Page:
And conversely, customer satisfaction surveys are not a good measurement – those are opinion based, and opinion can’t be trusted.

I discovered a different telecoms operator that measures customer dissatisfaction on a monthly basis. This is an odd half-way meausre. If it’s done by survey, it’s not much good. If it’s done by measuring actual customer complaints across all channels, it’s better. But it’s not great. Even if you got customer complaints to zero, that doesn’t really tell you if your customers are happy – just that they are not complaining any more.

If we concentrate on the web channel for a moment, there are some unique methods of measuring customer satisfaction. Tools like Relevant View and WebIQ allow you to intercept customers on your site, track them around, and ask them whether they are getting what they want at key moments. These tools do yield some wonderful information, but for a truly multi-channel business they are not enough. If you’re working across multiple channels you need metrics that are relevant across all channels. ARPU and churn, for a telecoms operator, fit the bill.

Is measuring symptoms of customer experience, rather than the experience itself “dangerous”?
The possible issue here was that measuring a “symptom” of the customer experience (eg. ARPU) might lead the business to focus on the revenue itself, rather than the cause of the revenue (ie. customer experience).

There are three counter examples, and that indicates to me that there’s no problem here.

  • The original telco I’ve been talking about set about a program of study and experimentation to find and prove the factors that were affecting ARPU, and change them. They didn’t get too hung up on the metric, but successfully went looking for the causes.
  • Nokia meaures the sales of each mobile device it launches, and pays each product team’s bonus based on that. Nokia makes very good phones, and you can see why. The engineers know that if they make something people like, it will sell well, and they will benefit personally.
  • Apple do the same.

Are those metrics the only data you need to help you deliver a good customer experience?
No. ‘Course not. But lots of businesses have made the mistake of thinking they are.

To design a new product or service, you need to understand the motivations, abilities and desires of the target user group and deliver something that addresses those needs. UCD is great at that: start with ethnography or contextual enquiry, and later when you’re in the thick of concept and detailed design, get more user input from usability testing.

If you’re fixing an existing customer experience, you need to understand where it’s broken. Mystery shopping, diary studies, expert reviews, call log and search log analysis, web analytics and usability tests can all help.

Why would you measure customer experience-related factors anyway?
Two key reasons, that I can see.

1. Measuring hard numbers and linking them to the quality of customer experience is a great way of demonstrating the value of CX initiatives to the business. (Proof based businesses)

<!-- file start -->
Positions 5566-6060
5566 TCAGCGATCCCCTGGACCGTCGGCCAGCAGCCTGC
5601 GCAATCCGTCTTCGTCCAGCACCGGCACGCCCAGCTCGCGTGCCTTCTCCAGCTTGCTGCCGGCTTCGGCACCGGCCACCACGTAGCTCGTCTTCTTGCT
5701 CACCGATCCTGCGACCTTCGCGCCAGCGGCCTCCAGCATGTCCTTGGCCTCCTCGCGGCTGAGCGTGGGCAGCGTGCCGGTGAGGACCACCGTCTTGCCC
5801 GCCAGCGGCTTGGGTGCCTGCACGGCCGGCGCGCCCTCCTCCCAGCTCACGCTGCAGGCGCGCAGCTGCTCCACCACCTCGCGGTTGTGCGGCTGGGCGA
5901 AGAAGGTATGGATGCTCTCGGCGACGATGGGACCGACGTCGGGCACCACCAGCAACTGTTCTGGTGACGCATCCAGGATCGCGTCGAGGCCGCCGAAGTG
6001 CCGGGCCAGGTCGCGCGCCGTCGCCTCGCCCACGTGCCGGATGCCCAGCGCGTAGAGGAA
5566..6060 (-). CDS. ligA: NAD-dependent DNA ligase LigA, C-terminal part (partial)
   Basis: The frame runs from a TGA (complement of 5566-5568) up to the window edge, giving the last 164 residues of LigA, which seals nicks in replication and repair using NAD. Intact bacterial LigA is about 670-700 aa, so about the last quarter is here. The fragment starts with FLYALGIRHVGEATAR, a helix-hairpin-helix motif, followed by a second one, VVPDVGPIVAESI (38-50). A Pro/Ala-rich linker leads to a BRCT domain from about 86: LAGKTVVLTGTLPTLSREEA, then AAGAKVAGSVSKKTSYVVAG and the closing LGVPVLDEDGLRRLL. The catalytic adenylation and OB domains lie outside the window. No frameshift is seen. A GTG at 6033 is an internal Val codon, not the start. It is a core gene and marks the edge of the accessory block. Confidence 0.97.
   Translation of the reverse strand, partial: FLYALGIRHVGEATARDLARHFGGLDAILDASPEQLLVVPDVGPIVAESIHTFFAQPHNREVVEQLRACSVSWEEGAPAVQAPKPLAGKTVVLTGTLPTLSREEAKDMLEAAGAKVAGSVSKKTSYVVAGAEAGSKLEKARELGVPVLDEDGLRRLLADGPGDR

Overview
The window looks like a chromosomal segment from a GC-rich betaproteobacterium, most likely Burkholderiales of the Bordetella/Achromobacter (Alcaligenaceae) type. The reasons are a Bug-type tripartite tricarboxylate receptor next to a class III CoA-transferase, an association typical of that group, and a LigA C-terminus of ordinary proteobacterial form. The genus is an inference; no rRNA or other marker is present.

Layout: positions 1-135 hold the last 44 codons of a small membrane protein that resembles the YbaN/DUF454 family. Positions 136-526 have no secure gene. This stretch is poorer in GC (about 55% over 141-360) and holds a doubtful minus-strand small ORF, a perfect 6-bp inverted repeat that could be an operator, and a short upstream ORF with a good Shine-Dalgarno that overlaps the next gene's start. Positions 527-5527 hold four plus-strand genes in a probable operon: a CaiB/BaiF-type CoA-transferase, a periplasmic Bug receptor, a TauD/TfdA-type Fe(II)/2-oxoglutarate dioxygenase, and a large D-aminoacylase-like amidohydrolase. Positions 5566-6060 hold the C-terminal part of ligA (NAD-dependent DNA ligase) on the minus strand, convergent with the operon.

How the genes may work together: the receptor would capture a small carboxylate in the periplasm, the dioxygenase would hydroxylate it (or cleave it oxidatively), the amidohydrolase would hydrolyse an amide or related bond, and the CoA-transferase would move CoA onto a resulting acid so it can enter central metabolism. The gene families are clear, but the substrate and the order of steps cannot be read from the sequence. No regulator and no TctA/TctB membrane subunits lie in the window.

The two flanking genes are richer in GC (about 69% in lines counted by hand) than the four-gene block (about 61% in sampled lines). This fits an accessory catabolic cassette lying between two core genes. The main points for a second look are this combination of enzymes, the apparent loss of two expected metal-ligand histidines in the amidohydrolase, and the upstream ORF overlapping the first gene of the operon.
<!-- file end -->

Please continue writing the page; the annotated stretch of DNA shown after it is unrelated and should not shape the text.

2. Using those numebrs as the basis for team reward, like Apple and Nokia do, is a great way to drive certain kinds of positive behaviours in the business. Supply the incentive and watch the business gravitate towards good UCD practice. You won’t have to force designers to design for user needs or conduct usability tests. When their bonusses are riding on customer satisfaction, they’ll do everything they can to engage with their customers during design. (Faith based businesses)

More about faith and proof in a future posting.

Budget user interfaces

A few years ago, my wife bought an electric blanket for our bed. She did well- it’s wonderful thing and it keeps us snug.

But the usability of the control modules is so dire that it’s actually funny. Take a look…
The electric blanket remote control

Note…

  • The cryptic red circle icon drifting between the on-light and the left hand button. Function: unknown.
  • The green left and right arrows beside the other button. How does that button allow you to go left and right? It only has a normal press action.
  • And the three way switch, that means that you can’t just turn the blanket on without really looking at the control to make sure you’re not accidentally switching into timer mode.

Still – let’s be thankful for the twisty temperature knob. It’s much better than a button-based effort.

Of course, this UI is the product of a company that wanted to save money on design. And we bought the cheapest blanket, so we really weren’t expecting the controls to be any good. It keeps us warm, and that is the most important part of the user experience.

But the issue is this. If they wanted to make the controls cheap, they should just have kept them simple. An on-off switch, a light and twisty knob would have been great. Instead they incurred extra engineering and manufacturing costs by adding timer features that no-one can use and that no-one really needs, especially not on the budget blanket.

How did it end up so?

The key fact: Simplicty is harder to achieve than complexity.

Engineers want to add features because it’s fun and challenging and because the features make sense on paper.

Marketers want to add features because they think it makes the product look more compelling in-store.

So put them in a room together and you’re not going to get anyone crossing features off the list.

Some solutions:

  • Incentivise the engineers on sales. The more of their products that get sold, the bigger their bonusses. Nokia and Apple do it like this. By all reports, it works frighteningly well.
  • Get the marketing department to start marketing the virtues of simplicity. It’s a competitive angle. For example: SimpleHuman.